A major consequence of special relativity, expressed in the relation E0=mc2, is that the total energy content of an object at rest, including its thermal motion and binding energy among its constituents, is a measure of its inertia, i.e., its mass. This relation was first stated by Einstein.1 He showed that, in order to be consistent with the principles of special relativity, there must be a loss of inertia in a block that emits two pulses of electromagnetic radiation. A pedagogical difficulty with this example is that radiation is a purely relativistic phenomenon, and so the connection with the examples one learns in introductory mechanics courses is not simple. Here we use a more familiar example of masses and springs, where the nonrelativistic limit can be easily found and where the potential energy is clearly shown to be part of the mass of the bound system.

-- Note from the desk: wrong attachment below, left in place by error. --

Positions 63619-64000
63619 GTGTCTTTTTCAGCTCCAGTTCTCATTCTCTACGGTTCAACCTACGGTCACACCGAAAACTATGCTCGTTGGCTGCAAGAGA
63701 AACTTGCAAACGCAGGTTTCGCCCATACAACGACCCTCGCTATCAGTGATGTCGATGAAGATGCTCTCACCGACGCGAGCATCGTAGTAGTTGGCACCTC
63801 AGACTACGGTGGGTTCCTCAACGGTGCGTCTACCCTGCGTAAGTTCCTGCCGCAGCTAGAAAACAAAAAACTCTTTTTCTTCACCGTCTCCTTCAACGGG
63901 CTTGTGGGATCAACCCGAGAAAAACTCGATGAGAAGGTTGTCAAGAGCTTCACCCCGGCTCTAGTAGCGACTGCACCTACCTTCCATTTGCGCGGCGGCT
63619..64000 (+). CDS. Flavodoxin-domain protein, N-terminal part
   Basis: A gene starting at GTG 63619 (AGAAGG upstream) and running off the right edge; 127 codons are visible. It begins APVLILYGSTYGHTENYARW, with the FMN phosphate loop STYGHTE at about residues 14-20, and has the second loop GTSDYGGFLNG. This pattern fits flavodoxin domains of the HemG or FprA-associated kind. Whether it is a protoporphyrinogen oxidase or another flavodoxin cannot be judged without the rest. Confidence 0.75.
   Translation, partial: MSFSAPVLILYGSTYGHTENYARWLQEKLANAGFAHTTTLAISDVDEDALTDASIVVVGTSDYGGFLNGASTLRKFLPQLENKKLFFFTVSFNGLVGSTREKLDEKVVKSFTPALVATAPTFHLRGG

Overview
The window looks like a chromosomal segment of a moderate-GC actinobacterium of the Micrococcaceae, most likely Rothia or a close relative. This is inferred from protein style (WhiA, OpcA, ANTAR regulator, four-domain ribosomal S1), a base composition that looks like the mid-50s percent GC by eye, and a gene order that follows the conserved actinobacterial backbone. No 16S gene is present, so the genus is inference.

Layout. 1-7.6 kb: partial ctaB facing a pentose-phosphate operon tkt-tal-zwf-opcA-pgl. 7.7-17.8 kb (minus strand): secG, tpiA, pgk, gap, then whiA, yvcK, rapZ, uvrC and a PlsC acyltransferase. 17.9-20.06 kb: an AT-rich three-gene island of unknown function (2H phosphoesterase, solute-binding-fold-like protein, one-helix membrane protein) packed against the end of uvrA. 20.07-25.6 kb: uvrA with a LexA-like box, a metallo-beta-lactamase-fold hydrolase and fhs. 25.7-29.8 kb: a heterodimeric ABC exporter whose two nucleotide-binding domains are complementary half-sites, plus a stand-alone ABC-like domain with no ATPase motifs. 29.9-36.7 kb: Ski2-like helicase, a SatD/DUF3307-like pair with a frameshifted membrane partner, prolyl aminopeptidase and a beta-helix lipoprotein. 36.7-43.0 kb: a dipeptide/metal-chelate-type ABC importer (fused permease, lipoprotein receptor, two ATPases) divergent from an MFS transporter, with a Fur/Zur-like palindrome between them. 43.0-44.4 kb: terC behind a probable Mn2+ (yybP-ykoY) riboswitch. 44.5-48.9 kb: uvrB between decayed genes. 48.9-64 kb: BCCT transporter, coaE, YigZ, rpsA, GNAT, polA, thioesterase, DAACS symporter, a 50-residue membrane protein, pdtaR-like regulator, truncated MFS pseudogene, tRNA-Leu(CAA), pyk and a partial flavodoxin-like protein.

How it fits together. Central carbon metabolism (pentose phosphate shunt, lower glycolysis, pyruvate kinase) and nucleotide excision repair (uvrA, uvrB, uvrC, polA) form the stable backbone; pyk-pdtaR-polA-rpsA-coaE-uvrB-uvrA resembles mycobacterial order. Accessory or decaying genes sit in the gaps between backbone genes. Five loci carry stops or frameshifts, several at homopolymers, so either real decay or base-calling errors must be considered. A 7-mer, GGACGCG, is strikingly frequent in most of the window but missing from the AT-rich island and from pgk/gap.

“Does the inertia of a body depend upon its energy-content?”
Ann. Phys.
), in German; English translation in A. Einstein, H. A. Lorentz, H. Weyl, and H. Minkowski, The Principle of Relativity (Dover Publications, 1952). For a very clear modern explanation see E. Hecht, “How Einstein confirmed E0=mc2,” Am. J. Phys. 79, 591–600 (June 2011), and “How Einstein discovered E0=mc2,” Phys. Teach. 50, 91–94 (Feb. 2012).
Equivalently, these relations are also obtained from the Lorentz transformation of the energy-momentum four-vector of a massive particle.
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